Save A Life: Know the signs of a heart attack
Heart disease includes a number of conditions that affect your heart. These conditions can include blood vessel diseases, heart rhythm problems, or heart defects. Many forms of heart disease can be prevented or treated by making healthy lifestyle choices.
Can you spot the signs of a heart attack? You'll lower your chance of dying from one if you know the common and uncommon signs and symptoms, and what to do if they strike.
Only 27 percent of people know the major symptoms of a heart attack which require immediate medical care, according to the American College of Emergency Physicians.
Common heart attack signs
The most common symptom of a heart attack is chest pain. But there are other common signs and symptoms you should know:
- A feeling of pressure, squeezing or fullness in the chest, or a feeling of heartburn or indigestion.
- Pain in your back, shoulders, arms, neck or jaw.
- Feeling faint or light-headed with chest discomfort.
- Shortness of breath at rest or with little activity.
- Sweating, nausea or vomiting.
Less common signs
There are less common symptoms that also shouldn't be ignored. Studies have found that a third of people who had a heart attack had no chest pain. Women, older adults and people with diabetes were more likely to fall into this group.
Less common signs and symptoms of a heart attack include:
- Abdominal pain.
- Trouble breathing.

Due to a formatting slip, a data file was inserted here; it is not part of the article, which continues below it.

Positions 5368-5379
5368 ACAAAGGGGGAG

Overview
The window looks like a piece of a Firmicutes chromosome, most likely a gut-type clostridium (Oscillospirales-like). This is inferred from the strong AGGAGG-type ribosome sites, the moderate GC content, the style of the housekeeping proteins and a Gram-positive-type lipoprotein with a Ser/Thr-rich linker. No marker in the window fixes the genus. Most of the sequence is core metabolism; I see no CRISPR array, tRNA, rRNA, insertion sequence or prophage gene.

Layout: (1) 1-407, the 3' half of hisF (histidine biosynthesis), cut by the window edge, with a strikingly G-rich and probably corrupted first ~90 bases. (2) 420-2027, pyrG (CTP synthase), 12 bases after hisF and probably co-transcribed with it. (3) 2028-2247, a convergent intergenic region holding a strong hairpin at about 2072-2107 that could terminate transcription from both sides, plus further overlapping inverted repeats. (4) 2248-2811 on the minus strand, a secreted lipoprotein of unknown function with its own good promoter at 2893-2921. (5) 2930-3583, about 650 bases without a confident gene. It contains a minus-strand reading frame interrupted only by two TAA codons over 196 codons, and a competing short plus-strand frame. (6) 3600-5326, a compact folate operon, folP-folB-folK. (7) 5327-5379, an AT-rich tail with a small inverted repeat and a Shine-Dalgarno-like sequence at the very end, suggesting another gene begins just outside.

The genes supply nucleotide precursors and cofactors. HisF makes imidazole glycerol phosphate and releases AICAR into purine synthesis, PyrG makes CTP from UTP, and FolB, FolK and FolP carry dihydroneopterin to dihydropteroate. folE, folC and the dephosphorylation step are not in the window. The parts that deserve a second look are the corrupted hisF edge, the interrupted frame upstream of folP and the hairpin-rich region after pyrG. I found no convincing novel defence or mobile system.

- Unexplained anxiety.
- Fatigue for no reason, even lasting days.
- Heart palpitations.
- Cold sweat.
What you can do to save a life
If you or someone near you experiences any signs or symptoms of a heart attack, call 911—even if you're not sure. It's the fastest way to get immediate medical care.
Keep these points in mind:
- Always call 911 for chest pain. It's a clear sign you need help.
- Heart attacks can feel different. Your symptoms could vary from a friend's or relative's. And even if you've had a heart attack before, another one may feel different.
- Some symptoms are more prevalent in women. Women are more likely to experience shortness of breath; nausea; vomiting; fatigue; or pain in the back, jaw or shoulders.
- Signs may be subtle if you have diabetes. People with high blood sugar are more likely to report mild symptoms—or none at all.
- Symptoms don't always come on suddenly. Sometimes symptoms develop over hours, days, or weeks. Or they may go away and come back.
Someone has a heart attack every 43 seconds, according to the American Heart Association. Know how to spot one if it happens to you.